Store at controlled room temperature, 15-30°C (59-86°F).

Manufactured by: UPSHER-SMITH LABORATORIES, INC. Maple Grove, MN 55369. Revised: June 2015

Side Effects & Drug Interactions

SIDE EFFECTS

The most common adverse reactions to oral potassium salts are nausea, vomiting, abdominal discomfort, and diarrhea. These symptoms are due to irritation of the gastrointestinal tract and are best managed by diluting the preparation further, taking the dose with meals, or reducing the dose.

One of the most severe adverse effects is hyperkalemia (see CONTRAINDICATIONS, WARNINGS and OVERDOSE). Skin rash has been reported rarely.

DRUG INTERACTIONS

No Information Provided

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Warnings & Precautions

WARNINGS

Hyperkalemia

In patients with impaired mechanisms for excreting potassium, the administration of potassium salts can produce hyperkalemia and cardiac arrest. This occurs most commonly in patients given potassium by the intravenous route but may also occur in patients given potassium orally. Potentially fatal hyperkalemia can develop rapidly and be asymptomatic.

The use of potassium salts in patients with chronic renal disease, or any other condition which impairs potassium excretion, requires particularly careful monitoring of the serum potassium concentration and appropriate dosage adjustments.

Interaction With Potassium-Sparing Diuretics

Hypokalemia should not be treated by the concomitant administration of potassium salts and a potassiumsparing diuretic (e.g., spironolactone, triamterene or amiloride), since the simultaneous administration of these agents can produce severe hyperkalemia.

Metabolic Acidosis

Hypokalemia in patients with metabolic acidosis should be treated with an alkalinizing potassium salt such as potassium bicarbonate, potassium citrate or potassium acetate.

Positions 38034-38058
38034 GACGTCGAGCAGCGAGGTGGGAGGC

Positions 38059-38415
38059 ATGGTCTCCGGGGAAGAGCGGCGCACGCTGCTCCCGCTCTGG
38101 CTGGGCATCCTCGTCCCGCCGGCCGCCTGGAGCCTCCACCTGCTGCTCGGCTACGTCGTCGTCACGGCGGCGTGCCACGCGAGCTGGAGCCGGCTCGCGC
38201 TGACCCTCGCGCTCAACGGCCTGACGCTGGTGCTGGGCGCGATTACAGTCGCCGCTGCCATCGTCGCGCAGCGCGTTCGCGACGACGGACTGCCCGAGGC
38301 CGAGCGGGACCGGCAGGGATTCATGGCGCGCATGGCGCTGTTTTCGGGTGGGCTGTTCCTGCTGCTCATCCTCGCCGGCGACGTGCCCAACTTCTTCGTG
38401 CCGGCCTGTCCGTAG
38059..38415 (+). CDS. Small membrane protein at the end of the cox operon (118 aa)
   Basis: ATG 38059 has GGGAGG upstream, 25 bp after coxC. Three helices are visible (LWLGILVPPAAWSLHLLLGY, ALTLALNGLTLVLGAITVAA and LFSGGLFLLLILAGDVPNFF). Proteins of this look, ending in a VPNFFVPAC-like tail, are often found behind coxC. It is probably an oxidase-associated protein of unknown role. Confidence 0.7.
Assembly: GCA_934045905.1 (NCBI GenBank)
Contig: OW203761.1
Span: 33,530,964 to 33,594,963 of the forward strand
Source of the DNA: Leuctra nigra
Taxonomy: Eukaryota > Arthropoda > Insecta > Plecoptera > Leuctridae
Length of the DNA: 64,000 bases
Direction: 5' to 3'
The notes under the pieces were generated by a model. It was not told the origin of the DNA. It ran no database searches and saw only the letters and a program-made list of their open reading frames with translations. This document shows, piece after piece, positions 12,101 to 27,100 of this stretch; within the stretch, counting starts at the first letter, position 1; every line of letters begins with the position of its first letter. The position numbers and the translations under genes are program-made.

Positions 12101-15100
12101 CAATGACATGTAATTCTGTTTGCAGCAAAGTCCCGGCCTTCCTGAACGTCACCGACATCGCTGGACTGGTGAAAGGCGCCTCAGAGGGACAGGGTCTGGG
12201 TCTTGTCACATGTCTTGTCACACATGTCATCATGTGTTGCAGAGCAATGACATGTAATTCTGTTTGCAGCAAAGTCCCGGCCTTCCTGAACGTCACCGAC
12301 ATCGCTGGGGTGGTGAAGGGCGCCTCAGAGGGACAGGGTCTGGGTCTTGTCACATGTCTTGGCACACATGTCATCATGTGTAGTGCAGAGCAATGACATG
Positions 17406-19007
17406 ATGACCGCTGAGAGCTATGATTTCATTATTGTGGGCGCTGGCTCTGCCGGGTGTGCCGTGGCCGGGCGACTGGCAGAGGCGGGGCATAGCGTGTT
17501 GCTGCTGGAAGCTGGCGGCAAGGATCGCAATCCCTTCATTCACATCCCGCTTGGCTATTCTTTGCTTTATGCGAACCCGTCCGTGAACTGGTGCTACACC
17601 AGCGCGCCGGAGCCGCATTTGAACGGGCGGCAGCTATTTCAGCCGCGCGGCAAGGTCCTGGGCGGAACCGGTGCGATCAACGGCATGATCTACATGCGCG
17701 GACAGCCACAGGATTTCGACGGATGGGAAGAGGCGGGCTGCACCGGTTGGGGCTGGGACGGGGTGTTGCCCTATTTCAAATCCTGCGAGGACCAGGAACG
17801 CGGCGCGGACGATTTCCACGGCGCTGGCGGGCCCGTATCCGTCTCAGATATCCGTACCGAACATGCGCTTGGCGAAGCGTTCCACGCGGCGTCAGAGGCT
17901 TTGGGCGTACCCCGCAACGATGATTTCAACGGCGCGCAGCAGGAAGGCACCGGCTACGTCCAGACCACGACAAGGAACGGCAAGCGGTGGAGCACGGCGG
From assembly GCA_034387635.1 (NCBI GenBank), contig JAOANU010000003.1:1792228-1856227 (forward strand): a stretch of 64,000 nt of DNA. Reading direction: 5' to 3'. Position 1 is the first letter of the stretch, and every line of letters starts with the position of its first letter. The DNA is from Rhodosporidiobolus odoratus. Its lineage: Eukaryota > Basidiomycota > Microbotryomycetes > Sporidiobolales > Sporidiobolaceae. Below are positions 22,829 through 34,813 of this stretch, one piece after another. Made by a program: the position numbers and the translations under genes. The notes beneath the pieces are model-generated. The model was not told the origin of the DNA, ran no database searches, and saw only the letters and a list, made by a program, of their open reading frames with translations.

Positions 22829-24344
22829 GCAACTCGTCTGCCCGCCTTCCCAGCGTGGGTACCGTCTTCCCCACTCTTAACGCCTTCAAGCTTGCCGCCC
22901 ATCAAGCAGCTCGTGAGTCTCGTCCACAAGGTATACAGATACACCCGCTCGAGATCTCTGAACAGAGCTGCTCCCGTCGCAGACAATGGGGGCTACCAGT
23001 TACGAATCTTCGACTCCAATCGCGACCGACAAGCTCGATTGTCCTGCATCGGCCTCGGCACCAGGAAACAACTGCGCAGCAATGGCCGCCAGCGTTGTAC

PRECAUTIONS

General

The diagnosis of potassium depletion is ordinarily made by demonstrating hypokalemia in a patient with a clinical history suggesting some cause for potassium depletion.

Laboratory Tests

In interpreting the serum potassium level, the physician should be aware that acute alkalosis per se can produce hypokalemia in the absence of a deficit in total body potassium while acute acidosis per se can increase the serum potassium concentration into the normal range even in the presence of a reduced total body potassium. The treatment of potassium depletion, particularly in the presence of cardiac disease, renal disease, or acidosis, requires careful attention to acid-base balance and appropriate monitoring of serum electrolytes, the electrocardiogram, and the clinical status of the patient.

Carcinogenesis, Mutagenesis, Impairment Of Fertility

Carcinogenicity, mutagenicity and fertility studies in animals have not been performed. Potassium is a normal dietary constituent.

Pregnancy

Pregnancy Category C

Animal reproduction studies have not been conducted with potassium chloride. It is not known if potassium chloride causes fetal harm when administered to a pregnant woman or affects reproductive capacity. Potassium chloride should be given to a pregnant woman only if clearly needed.

Nursing Mothers

Many drugs are excreted in human milk and because of the potential for serious adverse reactions in nursing infants from oral potassium supplements, a decision should be made whether to discontinue nursing or discontinue the drug, taking into account the importance of the drug to the mother.

Pediatric Use

Safety and effectiveness in children have not been established.

Overdosage & Contraindications

OVERDOSE